This is what it looks like:

60,000 total AR ÷ 150,000 total credit sales × 92 number of days = 36.8 DSO

2. Best possible days outstanding

Like DSO, this metric refers to the number of days it takes the average invoice to be paid. The difference is that past-due invoices are not factored into the best possible DSO, which only refers to current receivables. In other words, it only measures the time it takes customers who comply with your terms to complete the payment.

It also uses net credit sales, which is the sum of your total credit sales after deducting any discounts, returns, or other allowances made to customers. 

While it’s not likely that your DSO and best possible DSO will be the same, you should strive for the numbers to be as close as possible and for your standard DSO to be no more than 20% higher. 

Best possible DSO is calculated using the following formula:

Current accounts receivable ÷ net credit sales x number of days = Best possible DSO

Say your business had $30,000 in current accounts receivable and $80,000 in net credit sales in the last quarter of the year.

To calculate the best possible DSO, we’ll first divide 30,000 by 80,000, so we’re left with 0.375. We’ll then multiply that by the 92 days in the examined period. So the best possible DSO for this quarter is 34.5. 

Here’s what it looks like:

30,000 current AR ÷ 80,000 net credit sales × 92 number of days = 34.5 best possible DSO

3. Average days delinquent (ADD)

Also referred to as delinquent days sales outstanding, ADD represents the average number of days your invoices are past due. 

Tracking this metric helps detect trends such as when a customer repeatedly jeopardizes your cash flow or even becomes a bad debt risk. If, for example, your average past-due invoice is paid within a week but you have one customer who consistently pays two or more weeks after the due date, it may be time to reconsider doing business with them. 

Here’s how to calculate average days delinquent:

DSO – best possible DSO = ADD

So, drawing from the examples above, let’s assume your DSO is 36.8 and your best possible DSO is 34.5. All you need to do to calculate your ADD is to subtract 34.5 from 36.8 leaving you with a 2.3 ADD. 

In formula form, it looks like this:

36.8 DSO – 34.5 best possible DSO = 2.3 ADD

4. Receivables turnover ratio

The turnover ratio measures how efficiently AR is converted into cash. The turnover ratio reflects how many times a business collects its average accounts receivable during a given period.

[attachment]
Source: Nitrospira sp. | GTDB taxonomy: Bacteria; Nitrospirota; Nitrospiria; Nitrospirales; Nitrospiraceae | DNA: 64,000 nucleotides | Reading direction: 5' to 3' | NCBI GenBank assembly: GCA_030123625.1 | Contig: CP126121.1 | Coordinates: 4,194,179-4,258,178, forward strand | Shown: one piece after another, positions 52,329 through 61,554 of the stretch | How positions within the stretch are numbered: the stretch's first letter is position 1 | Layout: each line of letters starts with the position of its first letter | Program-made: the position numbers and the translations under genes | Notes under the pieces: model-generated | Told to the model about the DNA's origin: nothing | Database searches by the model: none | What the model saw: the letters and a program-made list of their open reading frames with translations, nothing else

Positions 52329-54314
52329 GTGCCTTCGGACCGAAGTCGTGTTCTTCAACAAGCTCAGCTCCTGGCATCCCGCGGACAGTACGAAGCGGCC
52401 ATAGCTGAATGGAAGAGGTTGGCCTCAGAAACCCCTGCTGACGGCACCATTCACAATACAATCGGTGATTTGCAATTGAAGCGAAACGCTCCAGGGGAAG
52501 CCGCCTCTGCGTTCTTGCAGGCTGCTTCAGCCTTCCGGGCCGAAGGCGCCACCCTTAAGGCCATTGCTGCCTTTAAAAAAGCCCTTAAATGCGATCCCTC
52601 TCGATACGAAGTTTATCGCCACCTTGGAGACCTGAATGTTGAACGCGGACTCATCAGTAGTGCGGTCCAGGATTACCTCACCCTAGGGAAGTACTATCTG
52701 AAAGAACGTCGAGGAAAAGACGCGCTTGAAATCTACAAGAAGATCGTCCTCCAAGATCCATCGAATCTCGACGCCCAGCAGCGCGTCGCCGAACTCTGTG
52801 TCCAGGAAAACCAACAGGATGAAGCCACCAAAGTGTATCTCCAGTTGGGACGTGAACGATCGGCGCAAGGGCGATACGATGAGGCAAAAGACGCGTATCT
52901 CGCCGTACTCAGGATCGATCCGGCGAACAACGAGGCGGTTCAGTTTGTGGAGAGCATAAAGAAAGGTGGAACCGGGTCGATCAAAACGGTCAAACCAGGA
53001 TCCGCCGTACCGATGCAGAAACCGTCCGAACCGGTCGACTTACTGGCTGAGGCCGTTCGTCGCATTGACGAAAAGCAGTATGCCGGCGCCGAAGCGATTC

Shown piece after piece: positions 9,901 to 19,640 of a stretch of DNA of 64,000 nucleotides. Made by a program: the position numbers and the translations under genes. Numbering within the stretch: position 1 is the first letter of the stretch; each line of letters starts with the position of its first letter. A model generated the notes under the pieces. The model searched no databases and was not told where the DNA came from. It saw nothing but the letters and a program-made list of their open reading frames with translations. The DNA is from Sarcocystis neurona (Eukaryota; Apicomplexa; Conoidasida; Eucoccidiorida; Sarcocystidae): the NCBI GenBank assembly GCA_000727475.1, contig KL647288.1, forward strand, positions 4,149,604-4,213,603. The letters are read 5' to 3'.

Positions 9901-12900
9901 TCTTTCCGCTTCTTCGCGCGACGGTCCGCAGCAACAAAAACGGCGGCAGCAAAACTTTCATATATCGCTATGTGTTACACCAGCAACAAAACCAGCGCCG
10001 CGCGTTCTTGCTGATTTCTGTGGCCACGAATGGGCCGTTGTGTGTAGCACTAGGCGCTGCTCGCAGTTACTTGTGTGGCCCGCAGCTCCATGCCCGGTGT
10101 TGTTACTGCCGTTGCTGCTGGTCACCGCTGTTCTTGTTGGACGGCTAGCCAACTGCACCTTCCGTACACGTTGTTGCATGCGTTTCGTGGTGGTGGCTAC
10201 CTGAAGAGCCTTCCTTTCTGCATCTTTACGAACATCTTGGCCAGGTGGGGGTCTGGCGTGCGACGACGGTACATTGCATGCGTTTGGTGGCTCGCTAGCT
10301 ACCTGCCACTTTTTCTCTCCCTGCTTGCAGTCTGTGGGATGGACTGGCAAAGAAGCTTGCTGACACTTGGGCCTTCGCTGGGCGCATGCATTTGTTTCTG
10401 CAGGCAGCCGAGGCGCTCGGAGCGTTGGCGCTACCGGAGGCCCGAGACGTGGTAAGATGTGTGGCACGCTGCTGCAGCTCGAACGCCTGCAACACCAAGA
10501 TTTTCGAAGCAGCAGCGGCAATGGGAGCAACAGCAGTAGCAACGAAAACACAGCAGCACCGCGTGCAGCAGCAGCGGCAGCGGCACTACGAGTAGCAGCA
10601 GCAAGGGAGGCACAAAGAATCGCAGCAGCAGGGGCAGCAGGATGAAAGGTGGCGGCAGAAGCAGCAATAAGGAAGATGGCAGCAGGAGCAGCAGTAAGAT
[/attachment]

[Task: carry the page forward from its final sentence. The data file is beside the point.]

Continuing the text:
Generally speaking, a higher turnover ratio means your accounts receivable process is efficient and you are consistently collecting what you are owed. 

However, if it’s too high, it can also indicate you have conservative and restrictive payment terms in place and don’t extend enough credit to customers. This can become a problem as good payment terms often give businesses, especially those in the B2B realm, a competitive edge. 

The exact ratio to strive for varies greatly depending on your industry and what payment terms are considered acceptable. For example, the average ratio for the transportation industry is 9.38 and 4.32 for professional service providers, according to an analysis by research firm CSIMarket.

The turnover ratio is calculated for a specific period according to this formula:

Net credit sales ÷ average accounts receivable = turnover ratio

To figure out your average accounts receivable, add up the period’s starting and ending AR balance and divide it by two. 

Let’s say your net credit sales over the last quarter amounted to $120,000 and your accounts receivable balance was $20,000 in the first month of the quarter and $25,000 in the last month. 

First, let’s calculate your average accounts receivable by adding up 20,000 and 25,000. This brings us to 45,000. We’ll divide that by two to reach the average AR of 22,500. 

Now, we’ll divide 120,000 (your net credit sales) by 22,500 (average AR). We’ll end up with a turnover ratio of 5.33. 

This is what it looks like:

120,000 net credit sales ÷ 22,500 average AR = 5.33 turnover ratio

5. Collection effectiveness index (CEI)

This metric reflects the percentage of receivables a business was able to collect over a specific period, typically quarterly. Anything above 80% is considered a good CEI score.

To calculate your collection effectiveness index score, use the following formula:

(Beginning AR + average monthly credit sales – ending total AR) ÷ (beginning AR + average monthly credit sales – ending current AR) × 100 = CEI

As an example, let’s look at a quarter with the following numbers: